Tuesday, July 12, 2011

Educational technology

Educational technology is the study and ethical practice of
facilitating learning and improving performance by creating, using and
managing appropriate technological processes and resources."[1] The term educational technology is often associated with, and encompasses, instructional theory and learning theory. While instructional technology
is "the theory and practice of design, development, utilization,
management, and evaluation of processes and resources for learning,"
according to the Association for Educational Communications and
Technology (AECT) Definitions and Terminology Committee[2]
, educational technology includes other systems used in the process of
developing human capability. Educational Technology includes, but is not
limited to, software, hardware, as well as Internet applications and
activities. But there is still debate on what these terms mean.[3]

Technology of education is most simply and comfortably defined as an
array of tools that might prove helpful in advancing student learning
and may be measured in how and why individuals behave. Educational
Technology relies on a broad definition of the word "technology".
Technology can refer to material objects of use to humanity, such as
machines or hardware, but it can also encompass broader themes,
including systems, methods of organization, and techniques. Some modern
tools include but are not limited to overhead projectors, laptop
computers, and calculators. Newer tools such as "smartphones" and games
(both online and offline) are beginning to draw serious attention for
their learning potential. Media psychology is the field of study that
applies theories in human behavior to educational technology.

Those who employ educational technologies to explore ideas and communicate meaning are learners or teachers.

Consider the Handbook of Human Performance Technology.[4]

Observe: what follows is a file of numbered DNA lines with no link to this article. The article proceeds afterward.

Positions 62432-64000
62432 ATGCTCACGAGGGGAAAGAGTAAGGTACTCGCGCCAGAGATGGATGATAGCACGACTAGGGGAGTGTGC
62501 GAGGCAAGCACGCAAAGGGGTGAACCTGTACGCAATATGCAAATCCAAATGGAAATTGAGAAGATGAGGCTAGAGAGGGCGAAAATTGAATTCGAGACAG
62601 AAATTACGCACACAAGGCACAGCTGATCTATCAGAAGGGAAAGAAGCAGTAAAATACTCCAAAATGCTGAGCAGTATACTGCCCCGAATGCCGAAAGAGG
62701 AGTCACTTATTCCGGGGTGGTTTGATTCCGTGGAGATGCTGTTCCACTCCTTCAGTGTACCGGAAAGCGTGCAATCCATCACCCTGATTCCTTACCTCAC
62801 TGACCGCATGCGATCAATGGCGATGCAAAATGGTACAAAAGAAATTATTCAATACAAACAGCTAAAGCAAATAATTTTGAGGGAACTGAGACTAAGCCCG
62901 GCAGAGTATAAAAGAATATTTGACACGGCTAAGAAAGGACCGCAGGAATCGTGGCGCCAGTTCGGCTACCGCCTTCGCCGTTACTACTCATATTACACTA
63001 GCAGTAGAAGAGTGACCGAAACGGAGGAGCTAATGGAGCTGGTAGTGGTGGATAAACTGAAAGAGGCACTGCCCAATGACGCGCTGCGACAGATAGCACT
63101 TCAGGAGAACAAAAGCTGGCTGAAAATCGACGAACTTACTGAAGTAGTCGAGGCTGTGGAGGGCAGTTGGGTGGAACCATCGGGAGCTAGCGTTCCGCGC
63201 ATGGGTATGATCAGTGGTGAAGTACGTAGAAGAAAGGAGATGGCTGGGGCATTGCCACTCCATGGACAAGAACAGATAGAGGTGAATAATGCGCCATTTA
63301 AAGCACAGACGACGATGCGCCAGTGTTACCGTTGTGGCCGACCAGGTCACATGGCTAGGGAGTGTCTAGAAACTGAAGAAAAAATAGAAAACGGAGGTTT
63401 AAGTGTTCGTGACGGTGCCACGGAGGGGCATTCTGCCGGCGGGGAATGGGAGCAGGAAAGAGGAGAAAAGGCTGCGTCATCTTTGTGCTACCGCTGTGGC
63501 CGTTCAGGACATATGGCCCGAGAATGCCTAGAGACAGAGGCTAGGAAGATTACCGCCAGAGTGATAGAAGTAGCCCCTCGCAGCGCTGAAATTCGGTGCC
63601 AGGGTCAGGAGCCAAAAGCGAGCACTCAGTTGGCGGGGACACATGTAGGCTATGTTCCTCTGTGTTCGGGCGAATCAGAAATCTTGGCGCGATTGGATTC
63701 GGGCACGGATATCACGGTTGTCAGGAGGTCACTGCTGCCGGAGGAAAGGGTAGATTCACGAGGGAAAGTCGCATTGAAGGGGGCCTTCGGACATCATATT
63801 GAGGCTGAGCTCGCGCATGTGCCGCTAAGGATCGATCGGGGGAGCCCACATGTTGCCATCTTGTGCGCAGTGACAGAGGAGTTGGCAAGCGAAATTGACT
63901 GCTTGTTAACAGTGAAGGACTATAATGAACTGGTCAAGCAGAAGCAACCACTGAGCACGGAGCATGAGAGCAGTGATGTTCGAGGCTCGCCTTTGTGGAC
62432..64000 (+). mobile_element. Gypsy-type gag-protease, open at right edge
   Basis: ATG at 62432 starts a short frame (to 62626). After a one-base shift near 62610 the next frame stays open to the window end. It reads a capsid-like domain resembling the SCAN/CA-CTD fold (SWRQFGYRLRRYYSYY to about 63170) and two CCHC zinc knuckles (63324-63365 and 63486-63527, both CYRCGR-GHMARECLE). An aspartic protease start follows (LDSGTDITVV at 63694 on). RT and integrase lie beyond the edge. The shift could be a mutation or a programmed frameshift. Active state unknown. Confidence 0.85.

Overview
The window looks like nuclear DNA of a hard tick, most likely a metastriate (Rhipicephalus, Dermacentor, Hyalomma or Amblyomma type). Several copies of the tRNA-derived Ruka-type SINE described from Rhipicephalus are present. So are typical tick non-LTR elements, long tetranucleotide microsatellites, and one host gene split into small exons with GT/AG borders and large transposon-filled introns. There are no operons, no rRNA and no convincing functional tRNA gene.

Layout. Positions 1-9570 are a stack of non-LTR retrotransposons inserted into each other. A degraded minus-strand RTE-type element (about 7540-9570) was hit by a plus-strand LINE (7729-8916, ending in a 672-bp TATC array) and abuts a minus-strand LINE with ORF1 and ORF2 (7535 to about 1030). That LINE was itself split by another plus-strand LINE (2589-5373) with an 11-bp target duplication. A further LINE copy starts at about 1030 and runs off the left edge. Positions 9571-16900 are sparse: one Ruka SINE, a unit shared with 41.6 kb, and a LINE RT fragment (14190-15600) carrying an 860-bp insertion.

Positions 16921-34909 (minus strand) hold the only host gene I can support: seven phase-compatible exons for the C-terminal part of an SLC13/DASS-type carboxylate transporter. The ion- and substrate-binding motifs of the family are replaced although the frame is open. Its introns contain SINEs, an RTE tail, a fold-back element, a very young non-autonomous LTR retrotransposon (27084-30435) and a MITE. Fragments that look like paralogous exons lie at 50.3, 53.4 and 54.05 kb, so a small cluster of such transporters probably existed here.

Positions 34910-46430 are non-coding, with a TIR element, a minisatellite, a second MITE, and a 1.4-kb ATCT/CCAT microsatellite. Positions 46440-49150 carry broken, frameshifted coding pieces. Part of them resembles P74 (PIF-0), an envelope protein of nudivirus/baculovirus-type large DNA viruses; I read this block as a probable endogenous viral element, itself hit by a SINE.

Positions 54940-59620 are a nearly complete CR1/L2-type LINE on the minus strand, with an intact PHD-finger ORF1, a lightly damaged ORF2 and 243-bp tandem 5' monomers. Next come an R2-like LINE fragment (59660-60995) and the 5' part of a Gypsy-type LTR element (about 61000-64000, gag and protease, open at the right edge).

The word technology for the sister fields of Educational and Human
Performance Technology means "applied science." In other words, any
valid and reliable process or procedure that is derived from basic
research using the "scientific method" is considered a "technology."
Educational or Human Performance Technology may be based purely on
algorithmic or heuristic processes, but neither necessarily implies
physical technology. The word technology comes from the Greek "techne"
which means craft or art. Another word, "technique," with the same
origin, also may be used when considering the field Educational
Technology. So Educational Technology may be extended to include the
techniques of the educator.[citation needed]

A classic example of an Educational Psychology text is Bloom's 1956 book, Taxonomy of Educational Objectives.[5] Bloom's Taxonomy
is helpful when designing learning activities to keep in mind what is
expected of—and what are the learning goals for—learners. However,
Bloom's work does not explicitly deal with educational technology per se and is more concerned with pedagogical strategies.

According to some, an Educational Technologist is someone who
transforms basic educational and psychological research into an
evidence-based applied science (or a technology) of learning or
instruction. Educational Technologists typically have a graduate degree
(Master's, Doctorate, Ph.D., or D.Phil.) in a field related to
educational psychology, educational media, experimental psychology,
cognitive psychology or, more purely, in the fields of Educational,
Instructional or Human Performance Technology or Instructional (Systems)
Design. But few of those listed below as theorists would ever use the
term "educational technologist" as a term to describe themselves,
preferring terms such as "educator".[citation needed]
The transformation of educational technology from a cottage industry to
a profession is discussed by Shurville, Browne, and Whitaker.

source : wikipedia

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